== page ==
Rogue trader 'sorry beyond words'
The alleged rogue trader accused of gambling away a record £1.5bn (€1.7bn) is "sorry beyond words", a court heard yesterday.
Kweku Adoboli (31) faces a second count of fraud in addition to two charges of false accounting over three years at Swiss banking giant UBS, City of London Magistrates' Court heard.
As he was remanded in custody until October 20, defence barrister Patrick Gibbs said: "He is sorry beyond words for what has happened. He went to UBS and told them what he had done and stands here appalled at the consequences of his disastrous miscalculations."
Mr Adoboli, who appeared in the dock in a tailored grey suit with navy blue tie, gave no indication of how he will plead during a 10-minute appearance.
He put his hand on his heart and nodded to the public gallery as he took to his feet to confirm his name and address.
David Levy, for the prosecution, said Mr Adoboli now faces two charges of fraud.
The new fraud offence was alleged to have taken place between October 1, 2008, and December 31, 2010.
After the hearing, Alison Gowman, the chief magistrate, said Mr Adoboli would appear at the same court on October 20 for a committal hearing.
Prosecutors allege he gambled away the cash while working at UBS's global synthetic equities division, buying and selling exchange traded funds, which track different types of stocks, bonds or commodities such as metals.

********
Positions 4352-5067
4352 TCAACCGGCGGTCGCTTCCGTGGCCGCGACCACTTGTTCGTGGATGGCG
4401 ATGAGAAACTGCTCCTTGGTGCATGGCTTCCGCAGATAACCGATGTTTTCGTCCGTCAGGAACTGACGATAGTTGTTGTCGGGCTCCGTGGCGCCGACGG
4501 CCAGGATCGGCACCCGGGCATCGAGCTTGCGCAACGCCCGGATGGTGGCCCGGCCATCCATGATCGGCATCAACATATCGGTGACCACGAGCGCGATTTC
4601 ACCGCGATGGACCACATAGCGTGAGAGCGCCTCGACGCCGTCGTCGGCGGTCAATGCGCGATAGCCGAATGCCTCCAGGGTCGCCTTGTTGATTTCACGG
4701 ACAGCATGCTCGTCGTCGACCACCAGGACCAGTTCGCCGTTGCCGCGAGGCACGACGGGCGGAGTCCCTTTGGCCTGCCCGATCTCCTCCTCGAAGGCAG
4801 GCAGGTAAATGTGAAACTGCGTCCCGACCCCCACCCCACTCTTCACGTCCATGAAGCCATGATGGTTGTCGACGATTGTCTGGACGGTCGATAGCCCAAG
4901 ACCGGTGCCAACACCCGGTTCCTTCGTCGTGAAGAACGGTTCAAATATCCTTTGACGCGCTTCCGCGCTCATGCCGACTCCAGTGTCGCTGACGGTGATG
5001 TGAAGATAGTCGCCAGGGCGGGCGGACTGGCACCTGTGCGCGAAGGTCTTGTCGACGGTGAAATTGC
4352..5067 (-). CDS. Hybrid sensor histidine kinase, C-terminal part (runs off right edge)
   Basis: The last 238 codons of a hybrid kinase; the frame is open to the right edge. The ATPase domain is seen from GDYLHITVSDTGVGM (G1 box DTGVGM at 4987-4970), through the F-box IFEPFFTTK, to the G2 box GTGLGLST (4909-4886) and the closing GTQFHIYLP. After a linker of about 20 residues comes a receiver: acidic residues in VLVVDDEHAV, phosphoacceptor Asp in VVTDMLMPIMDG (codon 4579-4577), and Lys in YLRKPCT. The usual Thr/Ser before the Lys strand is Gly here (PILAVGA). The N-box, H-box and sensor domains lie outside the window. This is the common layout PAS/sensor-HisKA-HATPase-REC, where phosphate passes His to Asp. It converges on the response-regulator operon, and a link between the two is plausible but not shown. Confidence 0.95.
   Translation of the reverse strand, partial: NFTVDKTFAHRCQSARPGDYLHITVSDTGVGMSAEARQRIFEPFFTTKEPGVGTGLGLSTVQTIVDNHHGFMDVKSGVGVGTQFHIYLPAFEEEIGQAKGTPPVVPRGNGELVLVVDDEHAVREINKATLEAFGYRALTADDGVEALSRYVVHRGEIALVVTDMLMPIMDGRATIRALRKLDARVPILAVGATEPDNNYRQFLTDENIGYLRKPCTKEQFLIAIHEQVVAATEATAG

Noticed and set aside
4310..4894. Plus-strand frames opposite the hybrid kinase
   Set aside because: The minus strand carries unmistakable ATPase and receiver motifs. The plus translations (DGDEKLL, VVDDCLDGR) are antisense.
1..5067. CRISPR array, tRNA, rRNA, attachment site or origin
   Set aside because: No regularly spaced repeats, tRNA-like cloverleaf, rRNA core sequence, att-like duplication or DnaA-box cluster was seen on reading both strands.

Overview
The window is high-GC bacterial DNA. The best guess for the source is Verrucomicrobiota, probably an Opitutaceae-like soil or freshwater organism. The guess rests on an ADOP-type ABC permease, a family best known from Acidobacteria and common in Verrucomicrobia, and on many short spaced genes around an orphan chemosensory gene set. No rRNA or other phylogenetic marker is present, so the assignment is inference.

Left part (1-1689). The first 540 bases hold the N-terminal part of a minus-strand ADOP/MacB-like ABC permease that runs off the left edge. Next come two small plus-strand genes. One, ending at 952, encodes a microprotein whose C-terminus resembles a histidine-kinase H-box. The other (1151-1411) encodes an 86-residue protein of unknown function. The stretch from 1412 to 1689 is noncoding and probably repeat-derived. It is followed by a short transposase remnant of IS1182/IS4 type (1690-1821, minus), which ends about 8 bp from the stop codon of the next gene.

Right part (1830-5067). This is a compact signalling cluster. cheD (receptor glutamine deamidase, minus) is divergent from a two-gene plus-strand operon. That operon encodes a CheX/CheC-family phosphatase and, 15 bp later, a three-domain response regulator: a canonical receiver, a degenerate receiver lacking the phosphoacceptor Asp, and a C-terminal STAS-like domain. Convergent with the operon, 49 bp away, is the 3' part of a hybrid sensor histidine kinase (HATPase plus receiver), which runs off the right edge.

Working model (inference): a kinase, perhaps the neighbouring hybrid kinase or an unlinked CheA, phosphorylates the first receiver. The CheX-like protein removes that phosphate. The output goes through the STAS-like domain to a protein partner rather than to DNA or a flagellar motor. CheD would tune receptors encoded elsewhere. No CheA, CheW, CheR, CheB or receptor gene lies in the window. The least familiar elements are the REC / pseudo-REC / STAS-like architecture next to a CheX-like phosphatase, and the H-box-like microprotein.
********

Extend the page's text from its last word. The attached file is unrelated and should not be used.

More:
Mr Adoboli, from Clark Street, east London, has made no application for bail.
The primary fraud offence allegedly took place between January 1 and September 14 this year.
Mr Adoboli, the son of a former Ghanaian official to the UN, joined the bank in a junior capacity in 2002. The fraud charge against him reads: "While occupying a position, namely being a senior trader with Global Synthetic Equities, in which you were expected to safeguard, or not to act against, the financial interests of UBS Bank, you dishonestly abused that position intending thereby to make a gain for yourself, causing losses to UBS or to expose UBS to risk of loss."
The two accusations of false accounting -- which date back to 2008 -- claim that he "falsified a record, namely an exchange traded fund transaction".
After Mr Adoboli's first appearance in court, UBS revised upwards the cost of the alleged rogue trading to US$2.3bn (€1.7bn) after previously saying it had cost it in the range of $2bn (€1.5bn).
City watchdog the Financial Services Authority and its Swiss counterpart have launched an investigation into why UBS failed to spot allegedly fraudulent trading.